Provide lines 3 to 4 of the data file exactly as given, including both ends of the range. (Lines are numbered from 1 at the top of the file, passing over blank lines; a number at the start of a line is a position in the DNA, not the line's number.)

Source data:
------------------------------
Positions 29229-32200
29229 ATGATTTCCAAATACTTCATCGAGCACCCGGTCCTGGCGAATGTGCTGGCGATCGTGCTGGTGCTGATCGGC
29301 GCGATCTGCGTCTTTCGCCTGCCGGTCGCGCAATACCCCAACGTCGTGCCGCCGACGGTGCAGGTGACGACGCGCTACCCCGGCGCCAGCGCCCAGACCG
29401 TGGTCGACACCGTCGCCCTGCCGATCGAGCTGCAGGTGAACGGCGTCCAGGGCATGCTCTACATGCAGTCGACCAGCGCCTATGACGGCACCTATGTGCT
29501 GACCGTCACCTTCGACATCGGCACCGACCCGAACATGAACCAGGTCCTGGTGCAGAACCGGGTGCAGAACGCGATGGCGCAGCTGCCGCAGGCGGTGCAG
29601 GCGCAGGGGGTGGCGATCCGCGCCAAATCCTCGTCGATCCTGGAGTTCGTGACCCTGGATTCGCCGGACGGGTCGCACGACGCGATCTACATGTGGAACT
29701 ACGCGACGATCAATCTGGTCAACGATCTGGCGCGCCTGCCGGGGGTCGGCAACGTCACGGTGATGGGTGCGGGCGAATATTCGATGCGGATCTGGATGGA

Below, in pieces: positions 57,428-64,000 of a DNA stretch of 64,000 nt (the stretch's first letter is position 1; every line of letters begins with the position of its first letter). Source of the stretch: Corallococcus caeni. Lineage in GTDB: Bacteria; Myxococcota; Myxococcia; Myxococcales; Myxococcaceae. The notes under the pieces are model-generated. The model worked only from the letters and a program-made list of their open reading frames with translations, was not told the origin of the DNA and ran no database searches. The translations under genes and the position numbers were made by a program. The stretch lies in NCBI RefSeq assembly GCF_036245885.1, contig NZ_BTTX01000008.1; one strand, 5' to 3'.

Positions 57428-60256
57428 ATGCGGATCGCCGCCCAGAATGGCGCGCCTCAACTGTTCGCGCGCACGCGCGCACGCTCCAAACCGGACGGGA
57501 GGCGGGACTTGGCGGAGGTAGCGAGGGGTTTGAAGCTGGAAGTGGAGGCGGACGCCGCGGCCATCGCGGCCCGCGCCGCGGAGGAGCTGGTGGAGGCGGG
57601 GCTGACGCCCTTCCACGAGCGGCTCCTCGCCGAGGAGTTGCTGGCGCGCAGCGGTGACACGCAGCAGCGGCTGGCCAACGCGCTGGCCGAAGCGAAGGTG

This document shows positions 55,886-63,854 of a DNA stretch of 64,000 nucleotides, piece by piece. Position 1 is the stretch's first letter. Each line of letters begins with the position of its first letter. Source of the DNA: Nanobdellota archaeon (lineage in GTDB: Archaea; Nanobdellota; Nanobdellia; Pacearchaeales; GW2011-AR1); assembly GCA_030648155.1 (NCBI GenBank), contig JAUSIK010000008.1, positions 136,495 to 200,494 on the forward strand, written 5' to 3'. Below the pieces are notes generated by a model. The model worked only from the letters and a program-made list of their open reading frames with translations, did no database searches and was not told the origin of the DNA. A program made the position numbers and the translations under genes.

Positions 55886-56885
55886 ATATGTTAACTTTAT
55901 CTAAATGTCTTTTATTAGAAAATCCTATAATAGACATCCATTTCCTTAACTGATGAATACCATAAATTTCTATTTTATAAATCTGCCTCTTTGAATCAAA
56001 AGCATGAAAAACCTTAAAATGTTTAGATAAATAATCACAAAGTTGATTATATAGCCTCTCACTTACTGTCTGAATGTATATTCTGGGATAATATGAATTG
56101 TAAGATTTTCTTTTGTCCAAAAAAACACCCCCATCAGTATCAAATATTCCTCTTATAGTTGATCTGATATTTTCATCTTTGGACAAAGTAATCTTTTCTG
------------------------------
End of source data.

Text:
29301 GCGATCTGCGTCTTTCGCCTGCCGGTCGCGCAATACCCCAACGTCGTGCCGCCGACGGTGCAGGTGACGACGCGCTACCCCGGCGCCAGCGCCCAGACCG
29401 TGGTCGACACCGTCGCCCTGCCGATCGAGCTGCAGGTGAACGGCGTCCAGGGCATGCTCTACATGCAGTCGACCAGCGCCTATGACGGCACCTATGTGCT